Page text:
Professional polish workers are helping to fill the UK financial services skills gap, research revealed.
Far from simply supplying the UK with a large force of low-wage workers, figures from recruiter Joslin Rowe showed the number of Polish accountants registering for work has risen sixfold since 2003.
In the first two years since Poland joined the European Union in May 2004, 270,000 Polish people have registered to work in the UK, with 60,000 heading straight to London.
The recruiter’s figures showed 3,425 of these workers were accountants, 5.7% of the total to come to UK shores.
Scotland was found to be slower in picking up on Polish workers to plug holes in the financial services industry.
Just 1.3% of the 32,000 Polish arrivals north of the border are accountants.
Tara Ricks, managing director of Joslin Rowe Associates, said: “There is a chronic shortage of qualified accountants in the UK. British firms are crying out for staff.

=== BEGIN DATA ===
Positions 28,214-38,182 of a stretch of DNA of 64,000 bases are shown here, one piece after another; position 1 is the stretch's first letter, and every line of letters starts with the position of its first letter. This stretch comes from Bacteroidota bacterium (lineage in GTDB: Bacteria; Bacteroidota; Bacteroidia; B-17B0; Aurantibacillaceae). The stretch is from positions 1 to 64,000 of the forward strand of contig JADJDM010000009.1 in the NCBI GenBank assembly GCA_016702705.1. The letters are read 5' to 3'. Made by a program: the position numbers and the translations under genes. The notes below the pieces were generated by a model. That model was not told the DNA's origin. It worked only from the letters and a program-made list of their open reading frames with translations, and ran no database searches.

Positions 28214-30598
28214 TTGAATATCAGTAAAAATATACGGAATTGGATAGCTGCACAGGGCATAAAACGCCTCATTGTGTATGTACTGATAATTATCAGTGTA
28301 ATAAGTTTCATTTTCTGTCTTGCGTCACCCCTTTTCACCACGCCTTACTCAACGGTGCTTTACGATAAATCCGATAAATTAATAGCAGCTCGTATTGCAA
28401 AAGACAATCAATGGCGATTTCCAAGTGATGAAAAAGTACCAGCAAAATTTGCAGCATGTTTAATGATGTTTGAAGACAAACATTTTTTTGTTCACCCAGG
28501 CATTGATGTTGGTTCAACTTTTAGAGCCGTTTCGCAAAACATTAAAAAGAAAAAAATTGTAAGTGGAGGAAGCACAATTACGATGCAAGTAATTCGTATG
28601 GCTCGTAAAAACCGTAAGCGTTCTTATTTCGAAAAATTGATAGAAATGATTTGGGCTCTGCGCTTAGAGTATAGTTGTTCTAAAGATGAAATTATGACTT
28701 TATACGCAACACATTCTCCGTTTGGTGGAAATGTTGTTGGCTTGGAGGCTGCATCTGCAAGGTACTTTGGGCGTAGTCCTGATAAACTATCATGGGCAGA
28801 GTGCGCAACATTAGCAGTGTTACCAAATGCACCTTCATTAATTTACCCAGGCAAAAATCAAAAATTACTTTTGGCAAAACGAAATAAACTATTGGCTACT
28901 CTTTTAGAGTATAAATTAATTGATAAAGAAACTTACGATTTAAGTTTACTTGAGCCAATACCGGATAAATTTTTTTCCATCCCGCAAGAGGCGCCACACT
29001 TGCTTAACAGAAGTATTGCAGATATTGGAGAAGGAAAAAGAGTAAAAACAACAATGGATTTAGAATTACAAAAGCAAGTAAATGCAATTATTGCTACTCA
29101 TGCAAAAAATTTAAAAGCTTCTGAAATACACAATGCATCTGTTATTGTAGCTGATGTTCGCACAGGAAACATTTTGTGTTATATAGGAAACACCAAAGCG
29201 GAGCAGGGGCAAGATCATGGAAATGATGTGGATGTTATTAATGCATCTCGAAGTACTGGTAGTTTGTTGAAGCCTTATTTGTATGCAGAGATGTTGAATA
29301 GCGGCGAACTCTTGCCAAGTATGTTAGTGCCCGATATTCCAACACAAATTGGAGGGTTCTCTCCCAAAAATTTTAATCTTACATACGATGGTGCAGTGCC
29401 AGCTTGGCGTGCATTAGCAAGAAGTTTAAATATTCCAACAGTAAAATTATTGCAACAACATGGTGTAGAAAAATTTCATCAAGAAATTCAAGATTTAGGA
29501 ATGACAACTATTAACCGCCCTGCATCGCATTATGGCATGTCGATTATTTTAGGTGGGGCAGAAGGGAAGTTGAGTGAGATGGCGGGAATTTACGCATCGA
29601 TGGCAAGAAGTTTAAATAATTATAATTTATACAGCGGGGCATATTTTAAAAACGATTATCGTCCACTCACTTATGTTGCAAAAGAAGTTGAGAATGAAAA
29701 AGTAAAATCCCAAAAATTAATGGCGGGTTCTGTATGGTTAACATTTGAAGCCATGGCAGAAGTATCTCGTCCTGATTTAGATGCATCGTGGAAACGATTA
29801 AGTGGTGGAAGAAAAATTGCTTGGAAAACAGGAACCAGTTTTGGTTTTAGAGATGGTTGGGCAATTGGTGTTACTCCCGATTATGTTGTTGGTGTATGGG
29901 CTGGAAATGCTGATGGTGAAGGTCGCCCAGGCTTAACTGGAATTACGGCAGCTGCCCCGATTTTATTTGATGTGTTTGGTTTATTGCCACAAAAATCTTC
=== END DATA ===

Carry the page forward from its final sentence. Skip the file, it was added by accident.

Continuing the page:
“The introduction of International Accounting Standards, an increasing burden of regulation and a rising emphasis on corporate governance have boosted demand dramatically and pushed salaries up accordingly.
“We simply do not have enough home grown accountants to fill the void and this is creating opportunities for those from overseas. Scotland has taken a bit longer to catch on to the Eastern European trend, but we think that it will follow London’s lead.”